In August, when former US Postal Service team doctor Luis Garcia del Moral was handed a lifetime ban by the United States Anti-Doping Agency, the ITF acknowledged that he had worked with “various tennis players.”

It said that it would help enforce and give effect to USADA’s decision, including “not permitting Dr Garcia del Moral to participate in any capacity in, and denying him accreditation for or access to, any sanctioned tennis event or activity.”

The ITF added: “Players are asked to take careful note of the above when considering who to seek treatment, guidance and advice from in the future.”

Also in Spain, Dr Eufemiano Fuentes, the sports physician at the centre of the Operacion Puerto scandal in which athletes sanctioned were almost exclusively cyclists and non-Spanish nationals, has maintained in the past that he counted tennis players among his clients.

Whether he will name names or provide further details of his activities when the case goes to trial in Madrid in the new year remains to be seen.

80 user comments

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Wow, 51 comments so far, tennis is really popular, and not a helmet in sight.

antonio

antonio's picture

posted by antonio [1016 posts]
31st October 2012 - 15:34

3 Likes

“Cycling isn’t a game, it’s a sport. Tough, hard and unpitying, and it requires great sacrifices. One plays football, or tennis, or hockey. One doesn’t play at cycling.”

~Jean de Gribaldy

posted by wwfcb [70 posts]
31st October 2012 - 16:01

3 Likes

Good old Andy,first he says he does not like the english now he is having a pop at cycling,a sport i love to bits. i cheered him on in every final right up to the day he won one......well no more Mr Murry....COME ON RODGER,NADAL,etc...... Angry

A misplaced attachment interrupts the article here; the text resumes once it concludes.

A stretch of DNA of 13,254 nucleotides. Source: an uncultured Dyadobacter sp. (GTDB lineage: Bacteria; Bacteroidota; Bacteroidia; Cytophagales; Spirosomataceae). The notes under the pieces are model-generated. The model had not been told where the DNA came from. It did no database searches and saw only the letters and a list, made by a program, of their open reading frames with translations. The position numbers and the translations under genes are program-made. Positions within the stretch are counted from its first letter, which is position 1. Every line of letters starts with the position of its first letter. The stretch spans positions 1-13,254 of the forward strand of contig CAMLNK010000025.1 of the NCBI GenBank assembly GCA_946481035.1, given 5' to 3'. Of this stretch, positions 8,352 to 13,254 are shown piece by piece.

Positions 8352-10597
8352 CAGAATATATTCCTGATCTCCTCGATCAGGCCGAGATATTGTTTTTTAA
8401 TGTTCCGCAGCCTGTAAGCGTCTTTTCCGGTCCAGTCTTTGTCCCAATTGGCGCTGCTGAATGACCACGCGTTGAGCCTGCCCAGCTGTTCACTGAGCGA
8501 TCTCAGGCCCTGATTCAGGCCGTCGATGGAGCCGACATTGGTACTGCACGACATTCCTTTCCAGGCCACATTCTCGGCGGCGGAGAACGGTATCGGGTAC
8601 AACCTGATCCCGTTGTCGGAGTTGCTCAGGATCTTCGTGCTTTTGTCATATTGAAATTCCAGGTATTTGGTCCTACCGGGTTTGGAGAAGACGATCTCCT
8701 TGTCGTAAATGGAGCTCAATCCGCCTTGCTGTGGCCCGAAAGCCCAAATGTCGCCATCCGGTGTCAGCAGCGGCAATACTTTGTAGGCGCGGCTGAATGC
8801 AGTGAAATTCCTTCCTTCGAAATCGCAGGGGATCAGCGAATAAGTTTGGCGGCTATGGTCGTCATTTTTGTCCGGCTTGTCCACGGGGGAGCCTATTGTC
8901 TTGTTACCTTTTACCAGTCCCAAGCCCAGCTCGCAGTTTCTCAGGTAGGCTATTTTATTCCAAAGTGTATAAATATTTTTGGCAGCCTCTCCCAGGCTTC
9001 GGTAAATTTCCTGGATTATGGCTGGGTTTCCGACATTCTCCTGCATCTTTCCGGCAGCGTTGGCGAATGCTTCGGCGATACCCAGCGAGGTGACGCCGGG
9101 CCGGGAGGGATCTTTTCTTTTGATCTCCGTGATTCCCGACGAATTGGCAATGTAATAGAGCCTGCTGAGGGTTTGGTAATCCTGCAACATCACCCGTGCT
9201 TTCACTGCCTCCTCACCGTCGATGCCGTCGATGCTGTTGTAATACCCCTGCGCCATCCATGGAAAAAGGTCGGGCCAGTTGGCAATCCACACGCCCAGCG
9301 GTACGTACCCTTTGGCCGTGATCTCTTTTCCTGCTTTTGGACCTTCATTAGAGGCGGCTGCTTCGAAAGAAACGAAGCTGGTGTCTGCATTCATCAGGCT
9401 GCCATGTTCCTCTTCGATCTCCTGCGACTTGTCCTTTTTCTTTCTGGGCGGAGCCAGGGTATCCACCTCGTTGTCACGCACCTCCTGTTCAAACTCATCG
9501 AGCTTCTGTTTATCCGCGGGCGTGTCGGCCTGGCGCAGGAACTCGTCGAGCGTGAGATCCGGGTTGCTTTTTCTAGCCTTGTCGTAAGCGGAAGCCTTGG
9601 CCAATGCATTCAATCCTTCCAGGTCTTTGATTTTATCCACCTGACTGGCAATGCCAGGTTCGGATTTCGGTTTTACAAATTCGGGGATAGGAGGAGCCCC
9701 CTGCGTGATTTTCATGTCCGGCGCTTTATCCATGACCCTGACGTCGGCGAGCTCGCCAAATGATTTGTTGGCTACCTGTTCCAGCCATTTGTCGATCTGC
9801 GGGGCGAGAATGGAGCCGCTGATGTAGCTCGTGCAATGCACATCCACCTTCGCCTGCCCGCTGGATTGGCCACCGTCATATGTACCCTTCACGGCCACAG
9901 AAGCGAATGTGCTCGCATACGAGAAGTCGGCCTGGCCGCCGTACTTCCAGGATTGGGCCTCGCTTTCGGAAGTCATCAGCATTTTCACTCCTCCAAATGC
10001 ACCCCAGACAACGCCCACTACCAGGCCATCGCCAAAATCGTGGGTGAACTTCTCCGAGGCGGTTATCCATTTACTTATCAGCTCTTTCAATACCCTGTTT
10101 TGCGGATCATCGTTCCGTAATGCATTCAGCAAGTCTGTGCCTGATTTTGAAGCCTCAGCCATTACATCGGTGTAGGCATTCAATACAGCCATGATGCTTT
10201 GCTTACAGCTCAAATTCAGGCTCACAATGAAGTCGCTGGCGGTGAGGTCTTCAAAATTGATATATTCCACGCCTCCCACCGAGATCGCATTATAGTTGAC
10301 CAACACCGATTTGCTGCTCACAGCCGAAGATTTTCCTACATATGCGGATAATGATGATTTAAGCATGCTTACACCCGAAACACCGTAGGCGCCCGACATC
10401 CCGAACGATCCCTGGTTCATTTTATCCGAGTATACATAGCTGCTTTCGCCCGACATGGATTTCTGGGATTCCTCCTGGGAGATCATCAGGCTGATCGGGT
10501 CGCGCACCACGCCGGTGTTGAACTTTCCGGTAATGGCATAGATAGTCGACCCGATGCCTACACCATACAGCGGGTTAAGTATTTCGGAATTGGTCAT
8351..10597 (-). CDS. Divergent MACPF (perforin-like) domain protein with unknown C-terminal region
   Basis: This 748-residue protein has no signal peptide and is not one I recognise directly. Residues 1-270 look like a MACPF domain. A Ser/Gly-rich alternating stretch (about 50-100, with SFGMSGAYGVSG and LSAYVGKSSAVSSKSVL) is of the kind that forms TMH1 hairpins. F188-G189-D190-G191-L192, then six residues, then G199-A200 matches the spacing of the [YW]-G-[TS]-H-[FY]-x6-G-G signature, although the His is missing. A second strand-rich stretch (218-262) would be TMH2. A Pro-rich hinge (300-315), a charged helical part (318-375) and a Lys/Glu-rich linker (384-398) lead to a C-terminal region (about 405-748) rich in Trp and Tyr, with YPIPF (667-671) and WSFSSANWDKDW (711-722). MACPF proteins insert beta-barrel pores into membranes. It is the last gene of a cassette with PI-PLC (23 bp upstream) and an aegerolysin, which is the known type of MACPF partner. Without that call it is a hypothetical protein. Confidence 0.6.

posted by kiwimagic64 [9 posts]
31st October 2012 - 16:08

5 Likes

an earlier comment was made about rugby and drug testing.

Last year there was 1714 tests carried out by the IRB of which only 9 showed peculiar readings and i believe they were all from lesser known teams. Its still a small amount of checks worldwide but its getting there.

I know all the premiership clubs (rugby that is) do sporadic player checks themselves so that figure could be a lot higher if it was compiled correctly.

As for antonio's comment - there is a helmet mentioned - its Murray Devil Devil

There are no stupid questions, just stupid people.

stumps's picture

posted by stumps [2847 posts]
31st October 2012 - 16:22

3 Likes

He will never win SPOTY anyway you need to have a personality to do that

posted by cavmem1 [44 posts]
31st October 2012 - 16:32

5 Likes

Campag_10 wrote:
If Andy Murray thinks there's no skill required let's see him get on a bike and see how competitive he is.

If he's fit enough to play a five hour tennis match he should be able to cope with five hours in the saddle.


think you might have just proved his point there mate. if you're really fit you can probably cycle fairly well - he'd beat most of us in a road race, him being a pro-athlete - but i'd bet my house that none of us could take a set off him in tennis.

stop being so reactionary, he's right about the skill level and he's probably mostly right about the drugs. unbelievably defensive cyclists in here...

+1 sponican and dodgy.

caketaster's picture

posted by caketaster [17 posts]
31st October 2012 - 16:53

3 Likes

No doping in tennis Andy? I suppose the fact that average match length has skyrocketed in the last ten years has nothing to do with it.

http://en.wikipedia.org/wiki/Longest_tennis_match_records

Also, I am sending you money for a proper haircut and some extra unused leg razors I have here for the back of your neck. It really looks quite embarrassing.

posted by zezeltin [4 posts]
31st October 2012 - 17:40

4 Likes

Not much skill in tennis....just hit a ball..?
Oh and don't forget to bring mummy with you Andy.!!

colhum1's picture

posted by colhum1 [98 posts]
31st October 2012 - 18:39

5 Likes

And +1 for Scottish independence !!

colhum1's picture

posted by colhum1 [98 posts]
31st October 2012 - 18:41

5 Likes

'Golf same'??

The rule of thumb is that if you get sweaty and/or out of breath whilst letting your boss win it's technically still a sport.

Golf is not a sport - it's a leisure activity like darts and dominos except more expensive.

Silly me. You're probably right....

MercuryOne's picture

posted by MercuryOne [1093 posts]
31st October 2012 - 18:45

4 Likes

He's entitled to his opinion but that also means I'm entitled to shove his racket up his mouth/backside (sideways). Insulting to say cycling requires little skill, what a stupid comment.

'It's the closest you can get to flying'
Robin Williams response when asked why he enjoyed riding so much